• Canadian Law Students


    Public service positions in Canada can be competitive for the summer and largely unpaid. Harvard students are fortunate that they can find unpaid positions with the help of guaranteed Summer Public Interest Funding (SPIF).

    Networking is a major part of finding summer public interest positions in the smaller Canadian market. Contacting alums and current students from the Who Worked Where guides may be helpful, as well as speaking with organizations directly about open positions.

    Students in the past have worked with:

    • Neighbourhood Legal Services (Toronto)
    • Canadian Legal Services Association (Toronto)
    • Justice for Children and Youth (Toronto)
    • Klippensteins (Toronto)
    • Alberta Federation of Labour (Edmonton)
    • Access Pro Bono of Society of British Columbia (Vancouver)
    • Pivot Legal Society (Vancouver)
    • Department of Justice Canada (Ottawa)
    • Provincial governments across Canada

    Spending a summer in Canada may also be helpful to those students who are undecided about staying in the US or returning home after graduation. If you intend on returning to Canada after graduation, it may be easier to market your familiarity with Canadian law after spending a summer in the country.


    Landing a postgraduate public interest job in Canada can be a laborious process. There are several steps to becoming licensed to practice law in Canada. The process is generally similar across provinces, though not identical.

    First, the applicant must apply for admission to the law society in the province in which they want to practice. Applicants pay a fee to initiate the Lawyer Licensing process.

    Next, the National Committee on Accreditation must evaluate your US J.D. degree. To obtain an NCA Certificate of Qualification, the NCA will assign exams based on your educational background to satisfy Canadian law requirements. HLS students may be required to take additional exams after graduating. Pay careful attention to NCA exam dates and fees.

    After finishing the NCA exams, applicants must complete an articling term. Articling is a training year (around 10-12 months, depending on the regulating law society) meant to transition applicants from study to practicing law. Articling students can generally do what a bar-admitted lawyer can do, except they must be supervised by an experienced lawyer approved by the province’s law society.

    Articling positions can be difficult to find, and are not guaranteed. Students must be aware that they cannot begin an articling term until they have received their NCA exam results, which can take 10-12 weeks to arrive. Being aware of the timing of hiring processes for articling positions is crucial to optimizing your chances of placement.

    In special circumstances, a clerkship in Canada may satisfy part or all of the articling requirement; please refer to the specific policies for the law society in the province where you wish to practice.

    After the articling term has been satisfied, law societies may require a “good character” statement of fitness. Finally, applicants can be called to the bar.

    Fellowships/Special Programs

    There are limited fellowships available for public interest opportunities in Canada. For example, the Law Foundation of Ontario (LFO) has a Public Interest Articling Fellowship to complete the articling requirement. Students will need to contact specific law societies or organizations for possible fellowships.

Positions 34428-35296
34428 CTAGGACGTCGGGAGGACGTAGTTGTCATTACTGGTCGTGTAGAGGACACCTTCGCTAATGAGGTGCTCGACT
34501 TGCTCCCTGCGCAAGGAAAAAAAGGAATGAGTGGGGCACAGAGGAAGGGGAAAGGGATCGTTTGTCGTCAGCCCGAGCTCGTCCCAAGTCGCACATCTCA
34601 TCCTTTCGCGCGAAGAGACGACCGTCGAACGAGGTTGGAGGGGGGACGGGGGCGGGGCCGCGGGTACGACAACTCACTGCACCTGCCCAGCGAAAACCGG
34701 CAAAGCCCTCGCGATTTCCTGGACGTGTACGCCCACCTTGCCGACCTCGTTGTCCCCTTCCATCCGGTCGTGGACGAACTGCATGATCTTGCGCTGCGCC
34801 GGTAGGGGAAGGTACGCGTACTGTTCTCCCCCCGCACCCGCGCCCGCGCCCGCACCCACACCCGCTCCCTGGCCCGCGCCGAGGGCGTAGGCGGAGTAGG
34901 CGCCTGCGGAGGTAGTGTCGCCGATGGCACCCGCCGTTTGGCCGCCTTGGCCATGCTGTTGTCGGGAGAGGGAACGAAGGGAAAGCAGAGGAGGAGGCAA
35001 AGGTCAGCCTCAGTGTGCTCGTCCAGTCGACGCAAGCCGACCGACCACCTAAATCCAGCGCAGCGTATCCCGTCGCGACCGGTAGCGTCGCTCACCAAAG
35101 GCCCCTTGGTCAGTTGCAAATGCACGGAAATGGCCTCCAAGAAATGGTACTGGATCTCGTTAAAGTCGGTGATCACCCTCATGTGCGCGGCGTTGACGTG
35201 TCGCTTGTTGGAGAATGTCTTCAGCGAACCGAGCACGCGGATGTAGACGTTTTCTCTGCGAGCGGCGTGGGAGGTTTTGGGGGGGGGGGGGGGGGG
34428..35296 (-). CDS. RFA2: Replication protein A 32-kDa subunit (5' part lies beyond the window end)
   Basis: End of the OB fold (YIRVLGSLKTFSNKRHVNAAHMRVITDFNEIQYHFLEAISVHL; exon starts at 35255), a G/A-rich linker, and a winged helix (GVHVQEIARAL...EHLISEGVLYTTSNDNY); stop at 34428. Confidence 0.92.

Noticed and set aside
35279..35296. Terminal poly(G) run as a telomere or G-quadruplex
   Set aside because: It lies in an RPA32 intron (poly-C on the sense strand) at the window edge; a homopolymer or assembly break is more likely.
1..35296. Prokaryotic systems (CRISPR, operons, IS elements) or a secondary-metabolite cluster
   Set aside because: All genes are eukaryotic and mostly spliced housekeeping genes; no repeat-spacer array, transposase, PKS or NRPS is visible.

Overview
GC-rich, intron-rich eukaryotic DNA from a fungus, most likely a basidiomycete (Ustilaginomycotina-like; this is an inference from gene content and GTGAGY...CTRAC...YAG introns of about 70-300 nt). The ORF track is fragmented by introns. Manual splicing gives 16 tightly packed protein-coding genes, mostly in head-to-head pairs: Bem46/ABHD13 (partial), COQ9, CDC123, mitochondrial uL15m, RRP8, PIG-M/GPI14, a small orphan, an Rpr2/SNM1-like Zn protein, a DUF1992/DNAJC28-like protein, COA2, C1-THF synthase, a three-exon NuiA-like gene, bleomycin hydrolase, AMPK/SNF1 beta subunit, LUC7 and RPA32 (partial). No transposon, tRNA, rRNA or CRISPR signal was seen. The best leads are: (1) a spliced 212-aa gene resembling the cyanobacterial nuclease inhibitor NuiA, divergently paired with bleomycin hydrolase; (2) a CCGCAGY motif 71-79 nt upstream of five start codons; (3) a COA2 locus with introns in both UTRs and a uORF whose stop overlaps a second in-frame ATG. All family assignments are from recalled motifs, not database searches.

The Recruitment of Policy Leaders initiative is another way to start a public interest career in Canada. RPL recruits professionals, scholars, and scientists for federal public service positions. Applicants must hold or be close to finishing a master’s, doctoral, or law degree.

    Similarly, the Canadian government recruits for various positions every year; please check for updated hiring schedules.

  • Chinese Law Students

    Practicing public interest law in China comes with a unique set of challenges rooted in the relationship that the sector has with the Chinese government. It is difficult to do litigation with clients, meaning that most public interest work is research or policy-oriented. Read this July 2017 article from the New York Times Magazine for more context on the practice of human rights law specifically.

    • China’s new law, placing restrictions on Overseas (not on Mainland China) NGOs, has created a great deal of uncertainty about the landscape of public interest work in China. Even as groups are able to successfully register under the new law, it is unclear how doing so will impact their work.
      • Students should monitor the list of registered NGOs and the list of NGOs registered for temporary activity on ChinaFile’s website.
      • Consider working with grassroots Chinese public interest organizations.
      • Although subject to some of the uncertainty governing other Overseas NGOs, look into US-based public interest organizations that work in China – they are often excited about the prospect of hiring Chinese graduates from HLS because of their unique insights.
      • Consider looking at organizations in Hong Kong that are engaged in work related to China.
    • Start the job search process EARLY.  For example, reach out to organizations for post-grad sponsorship at the end of the 2L year.
    • Consider environmental law as an area of public interest law with more opportunities in China and think about practices that are not “political”.
  • South Korean Law Students

    The climate for public interest work in South Korea is generally favorable, bolstered by the country’s establishment of free economic zones that encourage international organizations to work in South Korea.

    The United Nations, for example, operates several programmes in South Korea, many of which are based in Incheon’s free economic zone.

Resources for International J.D.s